Where Did Queen Elizabeth II Die? The Meaningful Reason She Chose Scotland’s Balmoral Castle

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On September 8, the British royal family announced Queen Elizabeth II died at the age of 96. During her 70 year-long reign, she made history as being the longest British monarch to sit on the royal throne.

While the Royals are famous for living in various castles throughout London (particularly Buckingham Palace), the monarchy has multiple residences throughout the U.K. One of these homes is Balmoral Castle in Scotland, where the Queen died and often spent several weeks vacationing there during the summer. The country home is not just known amongst royalty, though. It is also recognized by high-level English politicians, who have described the location as being more than just a centuries-old castle.

“[Balmoral Castle is] a vivid combination of the intriguing, the surreal and the utterly freaky,” former U.K. Prime Minister Tony Blair has said about the estate, per The Guardian in September 2016.

ANDREW MILLIGAN

The story of Balmoral Castle started in 1852, when Queen Victoria fell in love with the Scottish Highlands — and a castle which had reportedly been built in 1390. She adored it so much, her husband Prince Albert privately bought it to add to their growing collection of estates.

Since then, Balmoral Castle has become a beloved place for the royal family to travel to during the summers. According to outlets, the estate is 50,000 acres and enables everyone to have their own private abode to reside in, like King Charles‘ love for Birkhall, and Queen Elizabeth II and Prince Phillip spending time in Craigown Lodge.

But it isn’t just the adults who love being there — the grandchildren enjoy spending time with their grandparents there, too. Prince William and Kate Middleton have spent school vacations at Balmoral with their children: George, Charlotte and Louis. Meanwhile, Princess Eugenie and husband Jack Brooksbank visited the property with their son August for his first vacation.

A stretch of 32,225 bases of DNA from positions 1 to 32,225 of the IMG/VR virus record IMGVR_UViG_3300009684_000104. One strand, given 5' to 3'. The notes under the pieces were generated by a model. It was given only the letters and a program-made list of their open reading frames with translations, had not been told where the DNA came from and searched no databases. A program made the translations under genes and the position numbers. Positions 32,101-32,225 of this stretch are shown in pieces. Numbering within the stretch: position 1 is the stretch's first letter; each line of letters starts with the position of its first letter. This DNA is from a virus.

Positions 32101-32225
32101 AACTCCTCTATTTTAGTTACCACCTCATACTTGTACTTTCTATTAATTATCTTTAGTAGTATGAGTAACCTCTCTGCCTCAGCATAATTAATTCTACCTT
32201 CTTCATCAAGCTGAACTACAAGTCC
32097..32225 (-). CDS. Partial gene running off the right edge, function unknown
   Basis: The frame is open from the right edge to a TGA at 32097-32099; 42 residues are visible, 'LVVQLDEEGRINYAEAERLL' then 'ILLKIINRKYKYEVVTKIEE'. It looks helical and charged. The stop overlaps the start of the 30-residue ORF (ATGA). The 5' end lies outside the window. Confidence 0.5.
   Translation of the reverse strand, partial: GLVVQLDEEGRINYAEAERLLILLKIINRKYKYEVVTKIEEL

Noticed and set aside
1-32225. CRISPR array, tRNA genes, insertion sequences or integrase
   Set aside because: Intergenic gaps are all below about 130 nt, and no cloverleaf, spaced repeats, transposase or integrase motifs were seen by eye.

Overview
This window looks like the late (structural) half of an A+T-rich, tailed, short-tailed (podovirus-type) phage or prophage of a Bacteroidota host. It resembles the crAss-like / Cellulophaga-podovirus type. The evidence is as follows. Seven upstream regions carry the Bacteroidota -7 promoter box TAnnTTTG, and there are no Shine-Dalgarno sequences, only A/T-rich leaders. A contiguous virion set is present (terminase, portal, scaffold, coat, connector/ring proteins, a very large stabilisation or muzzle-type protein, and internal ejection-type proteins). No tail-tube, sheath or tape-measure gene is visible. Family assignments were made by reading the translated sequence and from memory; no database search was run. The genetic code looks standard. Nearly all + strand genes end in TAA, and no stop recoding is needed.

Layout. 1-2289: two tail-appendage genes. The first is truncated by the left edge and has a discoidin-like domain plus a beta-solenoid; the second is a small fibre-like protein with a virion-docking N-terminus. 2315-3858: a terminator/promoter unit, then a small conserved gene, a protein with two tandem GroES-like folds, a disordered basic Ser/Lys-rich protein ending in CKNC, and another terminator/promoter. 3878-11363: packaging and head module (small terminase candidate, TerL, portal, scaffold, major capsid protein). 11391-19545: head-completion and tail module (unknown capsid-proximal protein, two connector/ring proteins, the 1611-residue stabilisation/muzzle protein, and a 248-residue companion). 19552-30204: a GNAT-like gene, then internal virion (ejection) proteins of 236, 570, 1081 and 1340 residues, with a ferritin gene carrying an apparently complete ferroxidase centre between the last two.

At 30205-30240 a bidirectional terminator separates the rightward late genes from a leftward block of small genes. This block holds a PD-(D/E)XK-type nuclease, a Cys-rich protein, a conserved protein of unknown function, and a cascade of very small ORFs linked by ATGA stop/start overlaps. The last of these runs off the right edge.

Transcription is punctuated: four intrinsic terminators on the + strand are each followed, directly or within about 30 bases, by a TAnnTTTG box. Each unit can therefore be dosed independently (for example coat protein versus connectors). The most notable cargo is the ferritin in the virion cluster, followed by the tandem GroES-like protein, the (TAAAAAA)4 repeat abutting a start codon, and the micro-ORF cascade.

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“It’s the most beautiful place on earth,” Princess Eugenie said, per Hello!. “I think Granny is the most happy there. I think she really, really loves the Highlands.”

Despite the air of peace Balmoral Castle brings to the family, it was also home to pivotal moments in modern British history. King Charles and Princess Diana stayed in the estate for their 1981 honeymoon. Prince William and Prince Harry were also there when they learned about the death of their mother in 1997. But what continuously draws them back there? It is a place they are allowed to relax and not play the celebrity role.

In 1972, former royal photographer Lord Lichfield described their life in Scotland as one where “lunch is always outdoors and they are outside every day going on expeditions.” To further back up the claim, former Prime Minister Tony Blair even disclosed that Queen Elizabeth II liked to wash the dishes after dinner herself.

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“You think I’m joking, but I’m not,” he once noted in his autobiography A Journey: My Political Life. “They put the gloves on and stick their hands in the sink. The Queen asks if you’ve finished, she stacks the plates up and goes off to the sink.”

While this is wonderful to read about, it doesn’t explain what caused Queen Elizabeth II to head to Balmoral Castle before her death. While she had been going through health problems since late last year, and even canceled a few public appearances in the process BBC reported she moved to the Scottish estate she loved because it made her “feel comfortable” before she died with family members at her side.

“The Queen died peacefully at Balmoral this afternoon,” the monarchy wrote on Twitter. “The King and The Queen Consort will remain at Balmoral this evening and will return to London tomorrow.”

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